Tiger shrimp, Penaeus monodon. (Photo: Self CC BY-SA 3.0)
Asian shrimp imports stopped
Monday, April 22, 2013, 22:00 (GMT + 9)
The Secretariat of Agriculture, Livestock, Rural Development, Fisheries and Food (Sagarpa) has decided to temporarily stop the import of live, raw, cooked, lyophilized species or in any other type of presentation of Asian tiger shrimp (Penaeus monodon) and white shrimp (Litopenaeus vannamei), coming from China, Vietnam, Malaysia and Thailand.
The aim of the measure is to safeguard the shrimp farming industry in Mexico.
The National Service of Health, Food Safety and Food Quality (Senasica) explained that this precautionary initiative was made taking into account that in those countries there is a new disease affecting shrimp, called Early Mortality Syndrome (EMS) or Acute Hepato-Pancreatic Necrosis Syndrome (AHPNS).
This condition, which has been confirmed by the World Organization for Animal Health (OIE), causes massive mortality of up to 100 per cent of the crustaceans and appears within the first 20 or 30 days from stocking.
The disease affects particularly Asian tiger shrimp and white shrimp species. It appeared in shrimp farms in southern China and then it spread to Vietnam, Malaysia and Thailand, stated the Sagarpa.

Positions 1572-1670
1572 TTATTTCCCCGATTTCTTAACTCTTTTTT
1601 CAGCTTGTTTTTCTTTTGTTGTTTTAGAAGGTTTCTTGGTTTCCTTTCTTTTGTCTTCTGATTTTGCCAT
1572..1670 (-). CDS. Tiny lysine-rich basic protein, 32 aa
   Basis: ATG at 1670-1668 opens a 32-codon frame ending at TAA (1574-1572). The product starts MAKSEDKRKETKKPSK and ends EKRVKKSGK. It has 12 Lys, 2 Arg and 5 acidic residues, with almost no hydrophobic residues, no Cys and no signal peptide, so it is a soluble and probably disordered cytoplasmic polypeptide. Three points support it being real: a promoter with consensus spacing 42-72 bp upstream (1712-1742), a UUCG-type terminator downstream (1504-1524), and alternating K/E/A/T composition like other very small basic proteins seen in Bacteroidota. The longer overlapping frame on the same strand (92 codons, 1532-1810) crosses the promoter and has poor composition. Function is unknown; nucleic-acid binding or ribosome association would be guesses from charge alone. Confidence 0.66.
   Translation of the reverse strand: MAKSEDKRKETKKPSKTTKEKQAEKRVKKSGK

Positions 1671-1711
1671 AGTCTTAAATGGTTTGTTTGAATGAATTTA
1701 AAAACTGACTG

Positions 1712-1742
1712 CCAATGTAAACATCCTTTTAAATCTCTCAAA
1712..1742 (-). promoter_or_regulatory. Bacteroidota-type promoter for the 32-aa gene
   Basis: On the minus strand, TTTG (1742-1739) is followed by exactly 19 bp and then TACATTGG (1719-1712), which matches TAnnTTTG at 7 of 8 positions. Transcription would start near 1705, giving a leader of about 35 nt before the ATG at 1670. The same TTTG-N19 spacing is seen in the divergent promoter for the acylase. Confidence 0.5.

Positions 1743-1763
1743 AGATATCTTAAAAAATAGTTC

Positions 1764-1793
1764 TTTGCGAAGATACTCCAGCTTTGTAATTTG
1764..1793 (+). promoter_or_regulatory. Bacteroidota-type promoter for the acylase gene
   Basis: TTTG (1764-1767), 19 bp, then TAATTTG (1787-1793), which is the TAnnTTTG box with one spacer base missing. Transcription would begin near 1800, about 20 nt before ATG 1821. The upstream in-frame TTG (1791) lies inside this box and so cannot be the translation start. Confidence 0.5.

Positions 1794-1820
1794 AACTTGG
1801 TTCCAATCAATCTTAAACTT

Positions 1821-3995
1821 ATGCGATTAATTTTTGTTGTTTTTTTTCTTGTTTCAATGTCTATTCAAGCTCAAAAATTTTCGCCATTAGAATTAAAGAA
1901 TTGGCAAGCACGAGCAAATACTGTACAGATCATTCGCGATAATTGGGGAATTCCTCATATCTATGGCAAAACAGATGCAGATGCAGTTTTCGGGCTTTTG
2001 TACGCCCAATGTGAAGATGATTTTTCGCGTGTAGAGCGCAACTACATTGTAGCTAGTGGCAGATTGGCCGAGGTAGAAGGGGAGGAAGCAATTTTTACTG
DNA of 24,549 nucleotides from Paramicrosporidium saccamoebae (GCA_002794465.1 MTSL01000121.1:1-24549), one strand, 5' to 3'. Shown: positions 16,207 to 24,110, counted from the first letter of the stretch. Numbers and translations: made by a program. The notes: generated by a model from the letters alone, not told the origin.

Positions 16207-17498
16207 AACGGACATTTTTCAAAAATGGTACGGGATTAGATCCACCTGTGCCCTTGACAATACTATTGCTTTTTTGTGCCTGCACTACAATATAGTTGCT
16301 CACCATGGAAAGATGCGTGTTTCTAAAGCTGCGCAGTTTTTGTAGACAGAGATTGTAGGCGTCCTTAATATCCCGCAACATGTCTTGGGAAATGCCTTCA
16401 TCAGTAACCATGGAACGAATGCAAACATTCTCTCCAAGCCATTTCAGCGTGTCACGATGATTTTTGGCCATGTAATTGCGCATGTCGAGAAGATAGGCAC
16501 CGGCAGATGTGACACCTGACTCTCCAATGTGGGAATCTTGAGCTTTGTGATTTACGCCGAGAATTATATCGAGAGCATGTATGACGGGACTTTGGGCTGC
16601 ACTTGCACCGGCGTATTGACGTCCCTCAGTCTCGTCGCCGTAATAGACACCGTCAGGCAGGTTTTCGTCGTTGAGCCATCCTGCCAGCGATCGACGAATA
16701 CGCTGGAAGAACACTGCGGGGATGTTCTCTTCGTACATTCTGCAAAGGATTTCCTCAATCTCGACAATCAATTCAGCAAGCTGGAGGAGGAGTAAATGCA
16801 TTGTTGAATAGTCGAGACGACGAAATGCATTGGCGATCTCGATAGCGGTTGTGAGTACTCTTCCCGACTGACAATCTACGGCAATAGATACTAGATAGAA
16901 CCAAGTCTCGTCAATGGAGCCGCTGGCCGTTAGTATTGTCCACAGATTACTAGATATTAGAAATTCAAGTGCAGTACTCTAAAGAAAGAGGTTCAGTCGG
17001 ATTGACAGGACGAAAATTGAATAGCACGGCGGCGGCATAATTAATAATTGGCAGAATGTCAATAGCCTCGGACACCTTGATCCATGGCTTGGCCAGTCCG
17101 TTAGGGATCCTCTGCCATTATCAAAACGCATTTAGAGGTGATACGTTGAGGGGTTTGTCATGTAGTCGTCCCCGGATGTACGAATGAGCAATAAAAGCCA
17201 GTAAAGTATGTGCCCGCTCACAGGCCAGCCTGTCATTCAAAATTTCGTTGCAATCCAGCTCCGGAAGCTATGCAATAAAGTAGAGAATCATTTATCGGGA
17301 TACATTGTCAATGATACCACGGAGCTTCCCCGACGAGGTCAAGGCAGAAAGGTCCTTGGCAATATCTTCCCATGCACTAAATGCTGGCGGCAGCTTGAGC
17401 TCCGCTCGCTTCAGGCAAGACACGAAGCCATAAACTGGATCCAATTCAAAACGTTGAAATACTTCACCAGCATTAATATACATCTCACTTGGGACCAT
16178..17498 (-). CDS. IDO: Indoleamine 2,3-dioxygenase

The measure that was adopted by the Mexican authorities also extends to non-affected export countries intending to market their products in Mexico. In this case, they must certify that the shrimp specimens are sourced and come from syndrome-free regions.
According to the National Commission of Aquaculture and Fisheries (Conapesca, shrimp imports from these Asian countries amount to about 9,000 tonnes per year, so Asian shrimp import ban will not affect the Mexican market.
Today, Mexico has 1,382 fish farms in an area having 71,442 hectares, involved in farming the variety Litopenaeus vannamei. These farms are located mainly in the northeastern states of the country.
In 2012, Mexico produced about 99,179 tonnes of farmed shrimp, according to statistics from the Conapesca.
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By Analia Murias